Hayden's Ferry Review

2/1/16 One Chance to Breathe


BY: Johanna DeBiase


The men and women of the city of Xouxi stood shoulder-to-shoulder, winding along the sidewalk, waiting in a line they could not see the end of because the air was too dense with smog. Smog wafted from coal-burning factories and shot from muffler pipes, sending mineral particles into the atmosphere. It hung low and thick over buildings, pushing through street ways and alleyways, along sidewalks. Brown-gray like granite, opaque like storm clouds. People shuffled, myopic, so as not to bump or be bumped, so as not to lose their breath. Their voices croaked and heaved from throats and lungs encrusted with grime.

The line is moving.

How far are we from the end?

The people spoke through white cotton surgical masks, their speech muffled with coughing. Opal did not chat easily with the others in line, her in-laws, who had never known life without masks, rasping voices, or burning lungs. They had grown up in the city and were accustomed to the clanging noises and shuffling pace.

All day they watched on television about the new shipment of air being brought down from the mountains in the air trucks where, for 600 yuan each, an average year’s salary, they could have one minute to suck from a tube, the clean oxygen of nature. The newscasters speculated that the sensation must be like drinking spring water, fresh and cool, into your lungs.

Like your whole body is lifted and floating in space for only a moment, Opal said in a whisper when there was a lull.

She knows nothing, her mother-in-law said to the brother-in-law. She doesn’t remember a thing.

I do too, Opal said. I remember everything.

Unlikely, said her father-in-law.

That was yesterday. Today Opal and the in-laws woke before daybreak, when the sky turned the color of rotten bananas. But they were not the first in line. Many others had arrived before them. Now the line moved forward and somewhere in the far distance ahead of them was the truck with the air machine that whirled and vibrated inside its metal cage.

Opal cradled her belly in her hands. She was eight months pregnant and her ankles swelled from standing for so long. Her husband chattered with his brothers in front of her. Before them, his grandparents sat in folding chairs. There was no chair for Opal. She was a small woman aside from the bulge of her belly that threatened to tip her forward so that she had to arch back as her hips splayed apart. She used to be as fair as the swans that swam on her father’s lake, but the city had encrusted itself into her pores so that her skin was dark and ruddy like the others. The mask covered her pale and withered lips. Her bloodshot eyes leaked to loosen the dust from her pupils and the skin around them wrinkled into layers like windswept dunes around a muddy swamp.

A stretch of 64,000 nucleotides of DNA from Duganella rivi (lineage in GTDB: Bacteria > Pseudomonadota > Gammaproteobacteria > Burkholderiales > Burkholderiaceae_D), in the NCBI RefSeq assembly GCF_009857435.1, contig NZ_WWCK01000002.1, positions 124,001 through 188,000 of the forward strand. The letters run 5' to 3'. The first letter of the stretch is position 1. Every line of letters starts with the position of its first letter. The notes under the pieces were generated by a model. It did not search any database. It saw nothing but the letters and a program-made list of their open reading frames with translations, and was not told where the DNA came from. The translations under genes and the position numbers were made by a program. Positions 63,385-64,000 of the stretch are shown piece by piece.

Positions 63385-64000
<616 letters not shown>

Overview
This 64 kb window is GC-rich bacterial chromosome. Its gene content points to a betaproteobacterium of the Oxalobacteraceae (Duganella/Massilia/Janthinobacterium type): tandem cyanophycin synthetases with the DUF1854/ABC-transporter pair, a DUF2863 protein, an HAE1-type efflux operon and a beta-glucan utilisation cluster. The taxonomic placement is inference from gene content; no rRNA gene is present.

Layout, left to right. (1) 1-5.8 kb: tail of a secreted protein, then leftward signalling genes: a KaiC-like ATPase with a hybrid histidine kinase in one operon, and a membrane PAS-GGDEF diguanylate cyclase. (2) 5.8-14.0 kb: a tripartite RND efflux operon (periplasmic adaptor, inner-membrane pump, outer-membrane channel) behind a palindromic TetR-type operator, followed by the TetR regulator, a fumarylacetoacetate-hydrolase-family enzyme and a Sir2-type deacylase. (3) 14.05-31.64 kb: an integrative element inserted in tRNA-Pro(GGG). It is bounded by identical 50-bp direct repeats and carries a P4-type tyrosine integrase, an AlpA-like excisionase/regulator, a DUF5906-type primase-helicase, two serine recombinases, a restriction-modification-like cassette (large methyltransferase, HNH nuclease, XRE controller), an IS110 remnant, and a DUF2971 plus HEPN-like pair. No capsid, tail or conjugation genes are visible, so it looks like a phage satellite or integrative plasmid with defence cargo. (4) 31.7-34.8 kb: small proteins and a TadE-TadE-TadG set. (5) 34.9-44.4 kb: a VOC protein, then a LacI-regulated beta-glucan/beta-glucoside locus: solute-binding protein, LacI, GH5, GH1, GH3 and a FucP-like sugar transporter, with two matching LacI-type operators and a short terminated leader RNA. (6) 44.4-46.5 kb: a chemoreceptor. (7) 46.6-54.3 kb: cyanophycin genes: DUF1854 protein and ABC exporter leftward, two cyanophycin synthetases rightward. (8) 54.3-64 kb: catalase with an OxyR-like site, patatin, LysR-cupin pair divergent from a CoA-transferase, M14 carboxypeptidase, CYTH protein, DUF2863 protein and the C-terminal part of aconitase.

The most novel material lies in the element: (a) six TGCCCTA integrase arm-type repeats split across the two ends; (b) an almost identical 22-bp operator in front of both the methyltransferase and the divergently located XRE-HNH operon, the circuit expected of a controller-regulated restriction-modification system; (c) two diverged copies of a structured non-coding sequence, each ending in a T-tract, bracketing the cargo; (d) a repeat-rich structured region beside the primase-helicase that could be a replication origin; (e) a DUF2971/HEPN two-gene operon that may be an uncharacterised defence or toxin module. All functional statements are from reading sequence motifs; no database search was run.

Closing her eyes, she took tiny breaths. Her hands rested around the taut skin of her stretched torso awaiting a sign of life. Her baby had not moved in five days.

Are you sleeping lazy girl? her mother-in-law asked.

Opal opened her eyes but looked down at the littered street.

Speak when you are spoken to.

She spat at her feet, but Opal did not move. She did not speak. They turned away from her again as if she did not exist. They hated her downcast eyes, her crumpled shoulders, her frail voice.

They hated that she did not chat with the women when they hung their clothes in lines around the house to keep them clean just a bit longer before they wore them out into the cumulus dirt. She did not cook beside them in their greasy kitchens, their vegetables shriveled and stunted. She kept her head low and did not chant prayers in temple except when they said the prayer for heaven to descend upon them in light and clarity. Even then, she only moved her lips.

But the greatest contempt of all was that she had come to Xouxi only five years ago from the top of the mountain to marry her husband. And she once knew the fresh air and the sky that was big and blue and the crystal breeze that took the dust away with it when it left.

When she first moved to the city and married her husband, she refused to go outside into the storm of filth, the dingy muggy heat, crying that she could not bear the gray any longer, that she could not live in a cloud of smoke. After that, they knew she was different and kept away.

When she learned that she was pregnant, she begged to return to her parents in the mountains. For the sake of my baby, she said. But they all bore babies in the city, why couldn’t she? They hoped for a boy who could scorn his mother’s lofty dreams of snowy peaks. They could raise him to be city folk like them.